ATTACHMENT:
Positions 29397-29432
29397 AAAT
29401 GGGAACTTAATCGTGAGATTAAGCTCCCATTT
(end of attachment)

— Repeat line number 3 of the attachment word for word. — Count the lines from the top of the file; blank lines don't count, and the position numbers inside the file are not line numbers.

29401 GGGAACTTAATCGTGAGATTAAGCTCCCATTT